Table 5 reports the results of the univariate ANCOVA test that was used to investigate the intra-group differences of the time variables of the McGill trunk endurance test.
The results of the ANCOVA test (F1,1,21= 27.113) with the significance level of more than 0.05 showed a significant difference in the time variations of McGill trunk endurance test between the experimental and control groups, in the post-test. The effect size (0.564) indicated that the difference between the two groups after the adjustment of the post-test score was caused by the independent variable.

 


Given the significance of the F test, the differences between the variables were investigated. Figure 3 shows the intra-group comparison of the McGill trunk endurance test using the LSD test.
As can be seen, there was a significant difference between the two groups in the time variations of the McGill trunk endurance test in the post-test. Particularly, the two groups significantly differ in the time variations of the performing of the McGill trunk tests (P<0.01). Therefore, the 4-week core stability training program significantly improved the performance of the McGill trunk endurance test.

 

 

 

Discussion
The purpose of this study was to investigate the effect of a 4-week core stability training program on the maximum vertical GRF, the maximum shear GRF, and the time to peak vertical GRF, in individuals with functional ankle instability during the single-leg drop landing task. After four weeks of the core stability training, the results showed that the maximum amount of the vertical and shear components of GRF significantly decreased (P<0.05) in the experimental group, during the single-leg drop landing task. Also, the time to peak amount of the vertical GRF significantly increased in the experimental group (P<0.05).
Few studies have examined the effect of the core stability training on the reaction force applied to the ankle. According to our literature review, only four articles have examined the effect of the core stability training on the kinetic variables of the lower extremity. Here, we review these articles and discuss their results with regard to those of the present study.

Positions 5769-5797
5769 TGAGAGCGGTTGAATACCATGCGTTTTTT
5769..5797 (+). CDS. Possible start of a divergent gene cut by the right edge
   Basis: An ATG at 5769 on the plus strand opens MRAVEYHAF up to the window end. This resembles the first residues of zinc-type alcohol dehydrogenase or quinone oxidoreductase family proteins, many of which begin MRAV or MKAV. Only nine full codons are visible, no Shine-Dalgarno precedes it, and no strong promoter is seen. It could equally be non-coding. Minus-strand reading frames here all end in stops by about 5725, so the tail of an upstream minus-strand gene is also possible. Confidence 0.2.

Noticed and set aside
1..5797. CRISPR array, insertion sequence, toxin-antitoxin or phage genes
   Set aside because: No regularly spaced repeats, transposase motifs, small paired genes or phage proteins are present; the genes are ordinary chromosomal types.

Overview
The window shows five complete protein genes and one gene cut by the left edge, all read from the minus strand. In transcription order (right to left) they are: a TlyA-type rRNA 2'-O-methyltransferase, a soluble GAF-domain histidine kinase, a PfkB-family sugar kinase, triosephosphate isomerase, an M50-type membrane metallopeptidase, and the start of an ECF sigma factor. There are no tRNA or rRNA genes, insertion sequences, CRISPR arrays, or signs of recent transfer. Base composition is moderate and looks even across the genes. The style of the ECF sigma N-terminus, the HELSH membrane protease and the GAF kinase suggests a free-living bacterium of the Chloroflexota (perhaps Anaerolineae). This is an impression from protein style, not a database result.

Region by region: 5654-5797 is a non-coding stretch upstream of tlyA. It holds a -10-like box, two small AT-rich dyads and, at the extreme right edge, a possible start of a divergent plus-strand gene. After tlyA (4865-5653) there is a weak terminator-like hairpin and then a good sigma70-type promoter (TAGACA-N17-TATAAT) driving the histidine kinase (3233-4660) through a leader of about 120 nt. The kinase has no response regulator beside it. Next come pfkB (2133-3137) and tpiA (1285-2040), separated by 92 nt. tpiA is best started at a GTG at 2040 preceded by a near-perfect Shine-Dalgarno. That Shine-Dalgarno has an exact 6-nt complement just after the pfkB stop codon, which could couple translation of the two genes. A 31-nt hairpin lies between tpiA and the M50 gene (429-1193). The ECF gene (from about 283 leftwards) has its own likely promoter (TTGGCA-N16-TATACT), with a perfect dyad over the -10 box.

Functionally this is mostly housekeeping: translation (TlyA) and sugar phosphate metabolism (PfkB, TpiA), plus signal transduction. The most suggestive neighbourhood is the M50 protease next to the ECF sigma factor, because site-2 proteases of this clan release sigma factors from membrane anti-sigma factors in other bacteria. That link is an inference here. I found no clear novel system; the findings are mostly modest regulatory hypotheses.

The results of Sato and Mokha (2009) who examined the effect of six weeks of the core stability training on the GRF during running were the only inconsistent results with those of our study. Results showed no significant effect on the mentioned study. The authors declared that the lack of significant results was originated from the increased running speed in the post-test (3.08 m/s), compared with the pre-test (2.99 m/s): The faster the running the faster the reaction force [25]. Indeed, the results of that study cannot be compared with those of the present study because the investigated tasks were different.
Araju et al. (2015) and Fatahi et al. (2016) have shown that core stability training improves the landing kinetics in healthy individuals. These researchers have suggested the reasons for these changes: performing the core stability training may cause changes in one’s posture during landing. Moreover, they have suggested that changes in the kinematics of the lower extremity may also help to explain the changes in the landing kinetics after the core stability pieces of training [21]. Besides, the researchers showed that the core stability part of training improved the activity of the feed-forward of the core muscles and led to a better adaptation to force absorption [22]. However, both studies have been conducted on healthy people, thus, the results of these studies cannot be compared with that of the present study because of the differences in the study samples.